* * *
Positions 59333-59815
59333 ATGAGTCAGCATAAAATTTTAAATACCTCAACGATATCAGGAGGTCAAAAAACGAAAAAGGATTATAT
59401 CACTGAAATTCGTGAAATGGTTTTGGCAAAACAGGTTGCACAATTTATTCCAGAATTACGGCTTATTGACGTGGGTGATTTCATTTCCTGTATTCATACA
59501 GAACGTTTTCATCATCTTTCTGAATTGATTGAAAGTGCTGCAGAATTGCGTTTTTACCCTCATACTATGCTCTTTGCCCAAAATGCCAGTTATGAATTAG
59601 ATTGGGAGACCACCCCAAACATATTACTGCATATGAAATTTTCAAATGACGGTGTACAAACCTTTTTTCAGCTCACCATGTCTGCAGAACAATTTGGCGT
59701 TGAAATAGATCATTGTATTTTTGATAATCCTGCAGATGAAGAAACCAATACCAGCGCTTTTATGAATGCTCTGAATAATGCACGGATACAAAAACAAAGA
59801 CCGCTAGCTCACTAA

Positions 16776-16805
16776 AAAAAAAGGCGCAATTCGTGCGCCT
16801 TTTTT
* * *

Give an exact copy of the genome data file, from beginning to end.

Positions 59333-59815
59333 ATGAGTCAGCATAAAATTTTAAATACCTCAACGATATCAGGAGGTCAAAAAACGAAAAAGGATTATAT
59401 CACTGAAATTCGTGAAATGGTTTTGGCAAAACAGGTTGCACAATTTATTCCAGAATTACGGCTTATTGACGTGGGTGATTTCATTTCCTGTATTCATACA
59501 GAACGTTTTCATCATCTTTCTGAATTGATTGAAAGTGCTGCAGAATTGCGTTTTTACCCTCATACTATGCTCTTTGCCCAAAATGCCAGTTATGAATTAG
59601 ATTGGGAGACCACCCCAAACATATTACTGCATATGAAATTTTCAAATGACGGTGTACAAACCTTTTTTCAGCTCACCATGTCTGCAGAACAATTTGGCGT
59701 TGAAATAGATCATTGTATTTTTGATAATCCTGCAGATGAAGAAACCAATACCAGCGCTTTTATGAATGCTCTGAATAATGCACGGATACAAAAACAAAGA
59801 CCGCTAGCTCACTAA

Positions 16776-16805
16776 AAAAAAAGGCGCAATTCGTGCGCCT
16801 TTTTT